Relationships are built on our ability to compromise and ‘share nicely’ — and that includes of our time, energy and heart. Being able to do this and do it well (read: sustainably) takes work, and it’s maybe some of the hardest work we can learn to do as living, breathing, relationship-having humans. Its hard because it’s so important — our well-being depends on it. Why don’t we talk about accepting our need for boundaries more?
Here’s the thing: often, I think that what we mean when we say “I’m not good at relationships” is “I haven’t yet figured out how to clarify and articulate my boundaries.” And doing this work is, I believe, actually the key missing part of having a thriving love life / relationship.
How many new relationships have gone down in flames of silent resentment after boundaries are trodden over or disregarded? How often have we just ended things before opening up and talking about it? Or just opted to throw the baby out with the bathwater and ditch the entire thing before getting really honest — with ourselves and with our partners — about the sacred exchange of give and take?
Resentment and guilt are truly wasted emotions. I don’t want to entertain either of them in my love life because they don’t serve me or my partners. I also don’t want to allow anyone else — no matter who they are, to try and make me think that I don’t have my priorities ‘right.’ That’s up to me to decide.
So, how do you master boundaries in relationships? Honestly? For everyone, I want to say, start here: By doing you. Actively. Always.
I love what coach / educator Lianne Raymond said:
“I think of boundaries as being the natural outcome of a person who has grown into a mature, actualized being. Imagine coming to the edge of a river. If the river is full and flowing as you stand there on the riverbank, you’re going to think twice about crossing it. The flowing presence in itself is a natural boundary. Now imagine that the same river has dried up, the riverbed is dry and walkable — you might walk across without even hesitating. It’s the same with people. When they are present and full of themselves in the best possible way, there is no question of invading them, crossing them, and walking over them.”
I love this analogy. Think about it — if we are moving forward with our own lives with a focus on doing us, whatever that may look like, then our path (or life) is not easy to invade. We embody the message, in all we do, that we’re not here to be invaded, we’re here to flow. We’re already flowing. And it’s not personal. I want that for me, and for the partner I attract. It’s mutually beneficial!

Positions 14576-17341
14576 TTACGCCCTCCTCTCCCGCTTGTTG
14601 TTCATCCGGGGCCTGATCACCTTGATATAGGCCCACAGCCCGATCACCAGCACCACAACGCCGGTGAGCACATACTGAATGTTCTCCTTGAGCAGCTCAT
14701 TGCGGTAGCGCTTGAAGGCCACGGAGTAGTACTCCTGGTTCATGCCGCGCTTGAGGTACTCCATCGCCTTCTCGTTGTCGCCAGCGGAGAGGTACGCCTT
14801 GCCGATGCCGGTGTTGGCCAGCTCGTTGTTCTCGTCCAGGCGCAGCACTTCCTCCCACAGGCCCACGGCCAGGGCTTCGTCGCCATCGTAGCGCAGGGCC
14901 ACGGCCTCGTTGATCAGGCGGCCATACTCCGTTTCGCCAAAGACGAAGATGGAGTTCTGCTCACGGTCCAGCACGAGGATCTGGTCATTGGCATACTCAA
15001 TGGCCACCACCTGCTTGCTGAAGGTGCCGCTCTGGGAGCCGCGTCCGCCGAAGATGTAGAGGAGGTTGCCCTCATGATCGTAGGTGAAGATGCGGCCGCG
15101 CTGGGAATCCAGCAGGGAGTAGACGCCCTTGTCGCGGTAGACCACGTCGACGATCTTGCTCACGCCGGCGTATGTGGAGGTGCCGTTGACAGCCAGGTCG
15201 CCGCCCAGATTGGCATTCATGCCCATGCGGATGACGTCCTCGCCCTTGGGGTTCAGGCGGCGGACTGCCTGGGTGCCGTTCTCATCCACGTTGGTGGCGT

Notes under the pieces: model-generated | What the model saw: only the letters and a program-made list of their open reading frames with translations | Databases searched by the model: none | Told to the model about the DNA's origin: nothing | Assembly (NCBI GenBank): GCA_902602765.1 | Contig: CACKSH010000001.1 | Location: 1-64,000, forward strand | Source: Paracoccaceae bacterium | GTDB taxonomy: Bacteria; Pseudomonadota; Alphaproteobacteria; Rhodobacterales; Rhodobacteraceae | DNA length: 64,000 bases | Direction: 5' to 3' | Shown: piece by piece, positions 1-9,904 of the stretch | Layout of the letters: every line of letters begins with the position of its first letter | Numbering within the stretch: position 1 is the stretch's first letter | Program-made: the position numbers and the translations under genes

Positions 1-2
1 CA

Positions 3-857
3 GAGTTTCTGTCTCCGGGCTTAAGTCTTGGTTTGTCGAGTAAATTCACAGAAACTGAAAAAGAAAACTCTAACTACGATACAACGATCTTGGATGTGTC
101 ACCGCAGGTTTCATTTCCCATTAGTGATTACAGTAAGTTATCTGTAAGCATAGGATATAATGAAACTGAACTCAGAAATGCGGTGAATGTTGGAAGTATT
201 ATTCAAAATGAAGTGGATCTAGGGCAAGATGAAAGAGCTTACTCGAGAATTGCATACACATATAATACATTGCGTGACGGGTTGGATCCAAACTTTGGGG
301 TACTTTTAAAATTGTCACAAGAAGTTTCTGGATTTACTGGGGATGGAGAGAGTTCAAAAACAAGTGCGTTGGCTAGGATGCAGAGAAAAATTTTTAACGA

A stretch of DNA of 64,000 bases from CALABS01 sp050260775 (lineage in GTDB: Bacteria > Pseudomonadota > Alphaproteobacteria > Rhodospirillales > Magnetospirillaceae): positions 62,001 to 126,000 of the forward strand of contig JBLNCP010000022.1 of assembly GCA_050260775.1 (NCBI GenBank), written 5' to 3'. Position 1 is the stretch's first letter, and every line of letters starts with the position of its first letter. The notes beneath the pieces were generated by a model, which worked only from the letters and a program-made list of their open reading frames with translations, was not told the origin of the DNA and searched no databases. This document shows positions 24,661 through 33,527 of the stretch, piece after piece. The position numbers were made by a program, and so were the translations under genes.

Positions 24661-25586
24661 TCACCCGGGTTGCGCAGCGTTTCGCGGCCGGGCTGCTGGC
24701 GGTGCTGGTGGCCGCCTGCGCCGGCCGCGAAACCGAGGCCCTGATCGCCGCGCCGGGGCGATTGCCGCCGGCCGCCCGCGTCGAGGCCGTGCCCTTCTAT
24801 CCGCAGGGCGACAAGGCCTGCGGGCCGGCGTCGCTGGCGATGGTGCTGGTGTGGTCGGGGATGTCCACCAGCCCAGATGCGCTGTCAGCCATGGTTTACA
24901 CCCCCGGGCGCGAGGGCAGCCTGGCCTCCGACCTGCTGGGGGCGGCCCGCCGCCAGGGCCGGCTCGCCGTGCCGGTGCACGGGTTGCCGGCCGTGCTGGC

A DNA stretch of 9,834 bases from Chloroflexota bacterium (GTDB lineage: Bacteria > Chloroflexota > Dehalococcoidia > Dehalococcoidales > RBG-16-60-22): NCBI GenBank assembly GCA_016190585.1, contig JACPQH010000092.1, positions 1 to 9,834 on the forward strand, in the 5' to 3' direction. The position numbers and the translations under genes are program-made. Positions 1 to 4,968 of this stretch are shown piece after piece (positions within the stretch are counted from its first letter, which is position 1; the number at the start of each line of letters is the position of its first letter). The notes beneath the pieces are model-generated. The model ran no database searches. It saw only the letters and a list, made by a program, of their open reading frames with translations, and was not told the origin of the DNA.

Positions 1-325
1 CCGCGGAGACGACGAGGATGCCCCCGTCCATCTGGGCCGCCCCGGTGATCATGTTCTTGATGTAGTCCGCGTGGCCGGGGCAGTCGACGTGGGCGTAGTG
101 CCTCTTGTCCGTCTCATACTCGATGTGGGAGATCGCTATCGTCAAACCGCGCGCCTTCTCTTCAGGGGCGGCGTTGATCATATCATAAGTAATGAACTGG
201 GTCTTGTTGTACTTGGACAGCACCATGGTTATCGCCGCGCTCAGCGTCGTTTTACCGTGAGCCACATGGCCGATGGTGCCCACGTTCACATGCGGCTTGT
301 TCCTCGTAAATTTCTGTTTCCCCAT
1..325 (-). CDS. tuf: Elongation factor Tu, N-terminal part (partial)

As Cheryl Strayed said, “the best, coolest, sanest people on the planet know what boundaries are.” She elaborates: “Fucked-up people will try to tell you otherwise, but boundaries have nothing to do with whether you love someone or not. They are not judgments, punishments, or betrayals. … Boundaries teach people how to treat you, and they teach you how to respect yourself.” (A Glorious Something Else)
We know we can’t wait around for anyone else to ‘complete us’ but, do we permit ourselves to enter into relationships with people who know that, too? Do we look for partners who are visibly flowing in their fullness? Partners who inspire us to also do us, fully? Or, are we just opting for the most accessible? (Shoutout to the peeps who set their discovery preferences to under 5KM on Tinder, I see ya.)
In my own life, I’ve made peace with the fact that at the end of the day, it’s a much better strategy to just work on living my best life already — with or without someone. Or, if you like, do the work of ‘becoming the partner I want to attract.’ This, just moving forward, alone, is a win-win! And like, really, we can help people see new dimensions of themselves, we can help motivate people, we can be there for others — but we can only ever be connectors for people. We can’t be anything more than that, for anyone.
I want my partner to respect my values — freedom and independence, and also love and connection. I want both. I don’t want to sacrifice one for the other. I want someone who enriches my life because they’re actively involved enriching theirs — and they know what they need to be happy.
Here’s a practice to make peace with boundaries — for good:
Articulate your boundaries, and when you do, whether it’s saying no, or ‘I’m not cool with this,’ then don’t allow yourself to be resentful. Instead, choose discomfort over resentment. Don’t talk shit about the situation to another person, don’t go straight to your phone. Just sit in the discomfort. This will remind you that you’re making a choice that’s crucial for your well-being, and ultimately, the health of your relationships.